People always ask me what whiskies I love, which are my favourites. And, I’ve mentioned before on the site that, while I don’t have a single favourite whisky, I do have a set of ones I consider as falling into my go-to category, ones that will always be in my cupboard.
One of those is the Glen Garioch Founder’s Reserve – a spicy, Highland malt that – while only around 10 years of age – has loads of layers, can hold up to food pairings and is perfect for a cold, winter’s evening.
As mentioned in my recent distillery feature, Glen Garioch is not only a wonderful, under-the-radar whisky, but a wonderful place to go and visit.
It’s also one that was nearly lost to the fates of time – closed down in the 1990s, it left many locals without a job and a hole in the distillery’s history. It is lucky then that Suntory decided to revive and renovate it, reopening the distillery in 1997.
At that time, the distillery moved away from its traditional peated style (any bottles from up until 1995 will still have an element of peated malt in their character) to an un-peated style.
It is this that the recently released Glen Garioch Renaissance collection will focus on – the whisky from the early days of it restarting, which show off the new life of this great old workhorse.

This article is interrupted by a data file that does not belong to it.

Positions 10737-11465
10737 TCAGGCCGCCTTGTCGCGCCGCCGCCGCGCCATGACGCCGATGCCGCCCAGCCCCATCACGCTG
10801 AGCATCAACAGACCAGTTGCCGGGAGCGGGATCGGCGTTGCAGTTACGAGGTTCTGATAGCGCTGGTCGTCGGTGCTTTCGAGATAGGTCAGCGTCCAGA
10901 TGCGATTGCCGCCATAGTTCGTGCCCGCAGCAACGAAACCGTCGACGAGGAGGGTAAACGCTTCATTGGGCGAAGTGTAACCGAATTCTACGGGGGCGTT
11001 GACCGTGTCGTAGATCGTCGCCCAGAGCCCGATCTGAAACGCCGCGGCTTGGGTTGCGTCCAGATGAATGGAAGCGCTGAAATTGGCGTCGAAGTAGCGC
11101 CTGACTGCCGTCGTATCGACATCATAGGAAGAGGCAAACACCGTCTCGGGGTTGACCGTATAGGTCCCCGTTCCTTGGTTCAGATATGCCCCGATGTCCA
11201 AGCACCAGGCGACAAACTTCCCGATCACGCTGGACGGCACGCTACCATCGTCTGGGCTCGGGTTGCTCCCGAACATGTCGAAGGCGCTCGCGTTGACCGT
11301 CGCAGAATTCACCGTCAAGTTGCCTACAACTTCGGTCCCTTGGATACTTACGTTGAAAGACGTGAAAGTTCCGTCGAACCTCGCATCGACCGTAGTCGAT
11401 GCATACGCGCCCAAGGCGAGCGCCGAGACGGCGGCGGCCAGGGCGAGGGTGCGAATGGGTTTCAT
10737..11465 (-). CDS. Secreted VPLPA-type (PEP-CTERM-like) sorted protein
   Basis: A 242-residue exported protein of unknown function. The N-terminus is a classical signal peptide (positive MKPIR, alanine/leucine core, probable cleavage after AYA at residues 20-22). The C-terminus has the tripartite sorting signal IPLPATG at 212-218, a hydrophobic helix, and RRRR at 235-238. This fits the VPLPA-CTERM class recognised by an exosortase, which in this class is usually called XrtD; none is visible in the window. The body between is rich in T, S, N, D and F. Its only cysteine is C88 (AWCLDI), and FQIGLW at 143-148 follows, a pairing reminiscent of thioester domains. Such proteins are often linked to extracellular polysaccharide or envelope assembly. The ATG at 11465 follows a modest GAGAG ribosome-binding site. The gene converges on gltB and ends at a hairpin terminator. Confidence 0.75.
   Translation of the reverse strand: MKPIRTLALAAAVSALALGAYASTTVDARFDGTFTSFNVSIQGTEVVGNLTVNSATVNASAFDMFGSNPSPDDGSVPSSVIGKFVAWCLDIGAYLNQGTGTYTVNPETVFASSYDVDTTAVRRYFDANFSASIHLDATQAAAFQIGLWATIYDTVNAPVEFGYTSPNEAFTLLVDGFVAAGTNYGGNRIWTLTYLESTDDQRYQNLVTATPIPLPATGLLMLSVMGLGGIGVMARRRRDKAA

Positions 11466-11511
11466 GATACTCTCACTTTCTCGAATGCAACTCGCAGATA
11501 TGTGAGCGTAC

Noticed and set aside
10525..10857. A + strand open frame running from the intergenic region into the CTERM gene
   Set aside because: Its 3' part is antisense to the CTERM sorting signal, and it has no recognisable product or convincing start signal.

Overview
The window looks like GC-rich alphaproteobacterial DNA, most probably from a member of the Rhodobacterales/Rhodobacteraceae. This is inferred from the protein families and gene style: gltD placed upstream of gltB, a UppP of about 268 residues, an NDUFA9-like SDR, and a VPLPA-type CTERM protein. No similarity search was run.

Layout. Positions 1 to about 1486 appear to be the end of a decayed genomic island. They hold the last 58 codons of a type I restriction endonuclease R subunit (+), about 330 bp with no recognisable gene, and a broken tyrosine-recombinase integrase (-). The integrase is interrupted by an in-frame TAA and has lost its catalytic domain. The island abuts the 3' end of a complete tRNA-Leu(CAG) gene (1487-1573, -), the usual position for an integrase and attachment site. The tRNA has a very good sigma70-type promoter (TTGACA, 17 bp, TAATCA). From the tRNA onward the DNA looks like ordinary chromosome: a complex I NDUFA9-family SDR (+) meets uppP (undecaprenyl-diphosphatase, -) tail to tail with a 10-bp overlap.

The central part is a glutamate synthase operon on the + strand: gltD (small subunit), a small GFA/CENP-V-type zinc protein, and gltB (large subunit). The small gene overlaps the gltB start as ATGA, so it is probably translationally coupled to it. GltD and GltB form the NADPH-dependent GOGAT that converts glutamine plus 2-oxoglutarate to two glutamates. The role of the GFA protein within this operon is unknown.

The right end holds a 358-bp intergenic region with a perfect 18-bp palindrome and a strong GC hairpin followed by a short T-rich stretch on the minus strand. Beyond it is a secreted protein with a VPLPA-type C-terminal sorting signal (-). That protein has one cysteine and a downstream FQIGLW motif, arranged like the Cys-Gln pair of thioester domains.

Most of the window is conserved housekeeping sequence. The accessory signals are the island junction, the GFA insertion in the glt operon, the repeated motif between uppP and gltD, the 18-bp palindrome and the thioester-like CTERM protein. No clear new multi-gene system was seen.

The series will include a 15, 16, 17 and 18-year old release, launched every year for the next four and meant as a way to attract collectors. At a price point of £80 it’s not out of the price range of regular consumers who want to have a wee special bottle to treat themselves to. Around 12,000 bottles are being released globally and the whisky has been bottled at 51.9% and non-chill filtered.
Here are my thoughts on this new release, with my thanks to the company for providing a sample for me to review.
Glen Garioch Renaissance: 51.9%: £80:
(c): Golden Sugar
(n): Pine cones and brown sugar, caramelised apples and pecan pie. Then, blackcurrant jujubes and blackberry stems, and a slight sour note across that hits the back of the nose. With water: more winey and berried, along with floral honey.
(p): Mid-weight palate and quite fresh at first before darker, richer berry and chocolate notes. Too spicy at full strength for me personally. With water: blackberries and liquorice followed by fresh wood and marzipan.
(f): Wonderful currant and powered candy note. With water: black peppercorns and honey.
In conclusion: A powerful, punchy dram that definitely needs (and holds up to) water. Fruity and fresh, but not too cloying on the sticky fruit note. Enjoyable for certain, though still can’t beat the Founder’s or the 1995 Vintage release for me.